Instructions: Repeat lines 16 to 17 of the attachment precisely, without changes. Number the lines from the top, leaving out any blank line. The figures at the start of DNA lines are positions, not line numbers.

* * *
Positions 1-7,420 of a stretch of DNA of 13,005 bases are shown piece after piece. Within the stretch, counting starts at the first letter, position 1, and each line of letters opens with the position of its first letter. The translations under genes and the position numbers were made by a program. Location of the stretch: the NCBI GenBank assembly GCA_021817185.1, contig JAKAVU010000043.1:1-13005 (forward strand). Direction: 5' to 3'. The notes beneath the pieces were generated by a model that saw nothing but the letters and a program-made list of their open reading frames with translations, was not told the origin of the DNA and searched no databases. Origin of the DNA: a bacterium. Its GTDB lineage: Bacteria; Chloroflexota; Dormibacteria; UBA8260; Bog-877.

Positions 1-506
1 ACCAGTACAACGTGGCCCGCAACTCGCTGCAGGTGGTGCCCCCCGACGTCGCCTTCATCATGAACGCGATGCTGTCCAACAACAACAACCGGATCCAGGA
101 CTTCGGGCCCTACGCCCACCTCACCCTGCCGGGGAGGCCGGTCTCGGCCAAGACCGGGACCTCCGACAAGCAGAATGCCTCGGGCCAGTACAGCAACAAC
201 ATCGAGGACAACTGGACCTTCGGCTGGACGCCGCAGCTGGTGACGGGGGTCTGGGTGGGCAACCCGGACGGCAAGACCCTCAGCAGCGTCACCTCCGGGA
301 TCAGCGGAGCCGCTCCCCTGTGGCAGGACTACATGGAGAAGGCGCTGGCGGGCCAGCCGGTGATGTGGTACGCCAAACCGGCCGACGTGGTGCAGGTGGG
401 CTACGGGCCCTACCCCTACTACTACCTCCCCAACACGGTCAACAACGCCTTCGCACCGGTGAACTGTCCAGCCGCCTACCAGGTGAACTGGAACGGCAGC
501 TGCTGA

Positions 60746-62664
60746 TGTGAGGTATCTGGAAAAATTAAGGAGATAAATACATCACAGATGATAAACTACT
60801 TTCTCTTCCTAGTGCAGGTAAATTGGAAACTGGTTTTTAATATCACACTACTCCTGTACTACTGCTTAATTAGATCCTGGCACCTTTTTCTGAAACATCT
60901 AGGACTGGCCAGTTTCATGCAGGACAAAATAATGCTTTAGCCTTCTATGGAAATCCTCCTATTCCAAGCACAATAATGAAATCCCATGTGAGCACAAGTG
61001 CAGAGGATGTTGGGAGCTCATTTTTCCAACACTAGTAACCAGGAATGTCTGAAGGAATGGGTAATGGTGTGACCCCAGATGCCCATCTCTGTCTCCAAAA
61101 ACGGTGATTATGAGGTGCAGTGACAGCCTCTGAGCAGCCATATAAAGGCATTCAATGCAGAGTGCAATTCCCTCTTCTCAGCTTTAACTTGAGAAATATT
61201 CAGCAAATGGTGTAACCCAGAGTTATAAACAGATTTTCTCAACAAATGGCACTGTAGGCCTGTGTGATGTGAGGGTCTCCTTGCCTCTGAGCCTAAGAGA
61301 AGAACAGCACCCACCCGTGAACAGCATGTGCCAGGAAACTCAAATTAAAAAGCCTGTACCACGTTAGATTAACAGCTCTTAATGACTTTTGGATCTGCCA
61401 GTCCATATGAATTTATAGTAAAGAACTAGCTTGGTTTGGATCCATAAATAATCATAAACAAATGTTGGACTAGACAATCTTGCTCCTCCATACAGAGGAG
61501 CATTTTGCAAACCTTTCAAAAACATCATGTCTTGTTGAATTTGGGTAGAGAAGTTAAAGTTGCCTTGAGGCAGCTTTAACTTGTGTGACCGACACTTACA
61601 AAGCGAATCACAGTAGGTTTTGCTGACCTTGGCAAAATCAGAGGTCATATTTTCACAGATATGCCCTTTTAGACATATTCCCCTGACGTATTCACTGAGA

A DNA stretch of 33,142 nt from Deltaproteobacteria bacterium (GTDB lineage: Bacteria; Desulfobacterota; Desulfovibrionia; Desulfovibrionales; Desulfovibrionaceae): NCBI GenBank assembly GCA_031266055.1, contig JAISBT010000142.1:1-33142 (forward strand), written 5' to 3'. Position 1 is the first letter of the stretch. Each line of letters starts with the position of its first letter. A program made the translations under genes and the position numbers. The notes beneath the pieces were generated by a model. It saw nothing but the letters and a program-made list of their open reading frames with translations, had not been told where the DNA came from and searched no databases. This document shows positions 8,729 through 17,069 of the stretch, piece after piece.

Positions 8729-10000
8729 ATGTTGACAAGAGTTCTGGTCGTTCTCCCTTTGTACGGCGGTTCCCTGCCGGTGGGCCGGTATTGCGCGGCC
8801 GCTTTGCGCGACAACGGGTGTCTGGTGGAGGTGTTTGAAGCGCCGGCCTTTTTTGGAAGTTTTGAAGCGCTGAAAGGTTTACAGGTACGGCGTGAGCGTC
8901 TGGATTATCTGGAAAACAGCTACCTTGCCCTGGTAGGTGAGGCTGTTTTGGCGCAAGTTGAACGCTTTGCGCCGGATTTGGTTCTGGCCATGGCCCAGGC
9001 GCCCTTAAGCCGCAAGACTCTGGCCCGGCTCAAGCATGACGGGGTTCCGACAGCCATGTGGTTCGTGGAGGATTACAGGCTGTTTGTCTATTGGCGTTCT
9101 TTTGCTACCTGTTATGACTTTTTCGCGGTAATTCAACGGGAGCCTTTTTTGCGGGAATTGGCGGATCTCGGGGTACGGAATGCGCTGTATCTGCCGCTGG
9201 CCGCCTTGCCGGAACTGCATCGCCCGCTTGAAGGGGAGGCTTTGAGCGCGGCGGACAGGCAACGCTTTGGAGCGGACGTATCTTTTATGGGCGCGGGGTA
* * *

61301 AGAACAGCACCCACCCGTGAACAGCATGTGCCAGGAAACTCAAATTAAAAAGCCTGTACCACGTTAGATTAACAGCTCTTAATGACTTTTGGATCTGCCA
61401 GTCCATATGAATTTATAGTAAAGAACTAGCTTGGTTTGGATCCATAAATAATCATAAACAAATGTTGGACTAGACAATCTTGCTCCTCCATACAGAGGAG